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Article

Precipitation Products’ Inter–Comparison over East and Southern Africa 1983–2017

1
National Research Council, Institute of Atmospheric Sciences and Climate, CNR–ISAC, 40129 Bologna, Italy
2
National Research Council, Institute of Atmospheric Sciences and Climate, CNR–ISAC, 10133 Torino, Italy
3
Dipartimento di Fisica, Università degli Studi di Torino, 10124 Torino, Italy
4
Instituto de Medio Ambiente (IMA), University of León, 24071 León, Spain
*
Author to whom correspondence should be addressed.
Academic Editor: Alessandro Battaglia
Remote Sens. 2021, 13(21), 4419; https://doi.org/10.3390/rs13214419
Received: 13 September 2021 / Revised: 22 October 2021 / Accepted: 28 October 2021 / Published: 3 November 2021
(This article belongs to the Section Remote Sensing in Geology, Geomorphology and Hydrology)
During recent decades East Africa (EA) and Southern Africa (SA) have experienced an intensification of hydrological hazards, such as floods and droughts, which have dramatically affected the population, making these areas two of the regions of the African continent most vulnerable to these hazards. Thus, precipitation monitoring and the evaluation of its variability have become fundamentally important actions through the analysis of long-term data records. In particular, satellite-based precipitation products are often used because they counterbalance the sparsity of the rain gauge networks which often characterize these areas. The aim of this work is to compare and contrast the capabilities of three daily satellite-based products in EA and SA from 1983 to 2017. The selected products are two daily rainfall datasets based on high-resolution thermal infrared observations, TAMSAT version 3 and CHIRPS, and a relatively new global product, MSWEP version 2.2, which merges satellite-based, rain gauge and re-analysis precipitation data. The datasets have been directly intercompared, avoiding the traditional rain gauge validation. This is done by means of pairwise comparison statistics at 0.25° spatial resolution and daily time scale to assess rain–detection and quantitative estimate capabilities. Monthly climatology and spatial distribution of seasonality are analyzed as well. The time evolution of the statistical indexes has been evaluated in order to analyze the stability of the rain detection and estimation performances. Considerable agreement among the precipitation products emerged from the analysis, in spite of the differences occurring in specific situations over complex terrain, such as mountainous and coastal regions and deserts. Moreover, the temporal evolution of the statistical indices has demonstrated that the agreement between the products improved over time, with more stable capabilities in identifying precipitating days and estimating daily precipitation starting in the second half of the 1990s. View Full-Text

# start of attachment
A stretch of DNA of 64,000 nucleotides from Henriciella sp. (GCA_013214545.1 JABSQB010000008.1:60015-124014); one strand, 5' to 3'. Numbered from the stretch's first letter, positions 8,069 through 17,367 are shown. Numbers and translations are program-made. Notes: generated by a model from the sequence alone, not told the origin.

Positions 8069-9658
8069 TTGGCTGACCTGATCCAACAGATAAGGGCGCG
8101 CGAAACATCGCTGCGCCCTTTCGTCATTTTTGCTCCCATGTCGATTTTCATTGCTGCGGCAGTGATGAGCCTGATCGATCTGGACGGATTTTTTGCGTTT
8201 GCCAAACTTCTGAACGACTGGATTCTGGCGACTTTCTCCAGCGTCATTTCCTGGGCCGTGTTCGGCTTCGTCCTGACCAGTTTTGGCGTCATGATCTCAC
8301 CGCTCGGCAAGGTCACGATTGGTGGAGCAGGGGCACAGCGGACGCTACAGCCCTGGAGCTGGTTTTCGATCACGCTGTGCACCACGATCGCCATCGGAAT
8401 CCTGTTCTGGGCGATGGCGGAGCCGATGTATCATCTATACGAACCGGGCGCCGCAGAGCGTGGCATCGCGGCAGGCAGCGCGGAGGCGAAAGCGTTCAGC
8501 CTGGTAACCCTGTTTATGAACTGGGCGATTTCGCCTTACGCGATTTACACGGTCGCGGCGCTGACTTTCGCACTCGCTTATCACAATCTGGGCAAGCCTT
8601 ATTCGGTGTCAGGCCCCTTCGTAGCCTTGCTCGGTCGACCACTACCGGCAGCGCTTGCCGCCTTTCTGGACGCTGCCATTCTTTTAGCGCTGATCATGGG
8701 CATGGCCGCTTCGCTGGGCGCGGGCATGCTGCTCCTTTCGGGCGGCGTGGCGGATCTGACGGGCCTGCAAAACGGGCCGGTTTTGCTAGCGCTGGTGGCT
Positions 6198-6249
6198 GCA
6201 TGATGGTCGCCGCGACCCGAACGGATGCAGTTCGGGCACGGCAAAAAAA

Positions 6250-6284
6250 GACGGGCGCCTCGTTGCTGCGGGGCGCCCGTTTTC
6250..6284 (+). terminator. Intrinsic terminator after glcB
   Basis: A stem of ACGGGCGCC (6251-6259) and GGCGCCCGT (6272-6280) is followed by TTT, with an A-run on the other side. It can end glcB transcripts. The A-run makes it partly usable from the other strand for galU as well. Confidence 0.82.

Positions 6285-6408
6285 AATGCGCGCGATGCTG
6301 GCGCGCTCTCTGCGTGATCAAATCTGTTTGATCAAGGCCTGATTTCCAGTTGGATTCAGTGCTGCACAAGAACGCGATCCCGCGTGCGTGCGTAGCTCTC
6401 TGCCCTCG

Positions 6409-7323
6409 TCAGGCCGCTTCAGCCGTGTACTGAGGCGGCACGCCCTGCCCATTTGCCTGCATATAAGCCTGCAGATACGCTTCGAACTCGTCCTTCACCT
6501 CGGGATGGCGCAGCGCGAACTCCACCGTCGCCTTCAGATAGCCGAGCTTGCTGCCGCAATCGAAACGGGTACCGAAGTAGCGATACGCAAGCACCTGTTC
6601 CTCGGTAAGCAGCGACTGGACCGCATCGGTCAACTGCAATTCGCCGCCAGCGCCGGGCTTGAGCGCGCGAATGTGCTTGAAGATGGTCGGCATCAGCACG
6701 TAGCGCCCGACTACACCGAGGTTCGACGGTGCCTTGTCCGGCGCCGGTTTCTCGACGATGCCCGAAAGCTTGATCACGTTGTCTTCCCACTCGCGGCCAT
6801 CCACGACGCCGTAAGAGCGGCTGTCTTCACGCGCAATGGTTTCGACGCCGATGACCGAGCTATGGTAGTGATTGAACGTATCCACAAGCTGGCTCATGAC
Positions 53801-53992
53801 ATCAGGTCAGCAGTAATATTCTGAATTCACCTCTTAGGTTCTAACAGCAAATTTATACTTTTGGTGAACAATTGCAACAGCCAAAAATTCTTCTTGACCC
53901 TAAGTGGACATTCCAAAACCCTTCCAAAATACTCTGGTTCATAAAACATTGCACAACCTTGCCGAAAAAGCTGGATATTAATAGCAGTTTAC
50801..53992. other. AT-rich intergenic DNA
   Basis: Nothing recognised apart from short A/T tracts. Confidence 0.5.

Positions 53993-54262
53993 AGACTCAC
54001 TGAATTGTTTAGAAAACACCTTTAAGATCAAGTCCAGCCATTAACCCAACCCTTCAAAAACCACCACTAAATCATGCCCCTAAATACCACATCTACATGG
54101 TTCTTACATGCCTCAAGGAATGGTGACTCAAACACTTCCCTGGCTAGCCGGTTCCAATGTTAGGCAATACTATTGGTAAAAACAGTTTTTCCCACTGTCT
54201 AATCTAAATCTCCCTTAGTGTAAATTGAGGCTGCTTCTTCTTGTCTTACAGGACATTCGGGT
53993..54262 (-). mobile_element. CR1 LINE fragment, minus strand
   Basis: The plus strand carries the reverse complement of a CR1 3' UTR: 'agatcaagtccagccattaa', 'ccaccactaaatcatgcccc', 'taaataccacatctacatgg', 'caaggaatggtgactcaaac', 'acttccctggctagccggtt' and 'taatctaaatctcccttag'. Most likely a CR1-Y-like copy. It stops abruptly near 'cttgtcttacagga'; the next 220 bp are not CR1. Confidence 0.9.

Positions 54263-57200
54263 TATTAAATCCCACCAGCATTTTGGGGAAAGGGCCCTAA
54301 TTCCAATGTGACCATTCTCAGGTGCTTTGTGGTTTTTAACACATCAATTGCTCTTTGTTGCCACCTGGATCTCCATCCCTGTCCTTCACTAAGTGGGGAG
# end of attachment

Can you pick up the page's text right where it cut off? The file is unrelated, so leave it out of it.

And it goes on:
Keywords: Africa; precipitation; long-term data sets; satellite; intercomparison Africa; precipitation; long-term data sets; satellite; intercomparison
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MDPI and ACS Style

Cattani, E.; Ferguglia, O.; Merino, A.; Levizzani, V. Precipitation Products’ Inter–Comparison over East and Southern Africa 1983–2017. Remote Sens. 2021, 13, 4419. https://doi.org/10.3390/rs13214419

AMA Style

Cattani E, Ferguglia O, Merino A, Levizzani V. Precipitation Products’ Inter–Comparison over East and Southern Africa 1983–2017. Remote Sensing. 2021; 13(21):4419. https://doi.org/10.3390/rs13214419

Chicago/Turabian Style

Cattani, Elsa, Olivia Ferguglia, Andrés Merino, and Vincenzo Levizzani. 2021. "Precipitation Products’ Inter–Comparison over East and Southern Africa 1983–2017" Remote Sensing 13, no. 21: 4419. https://doi.org/10.3390/rs13214419

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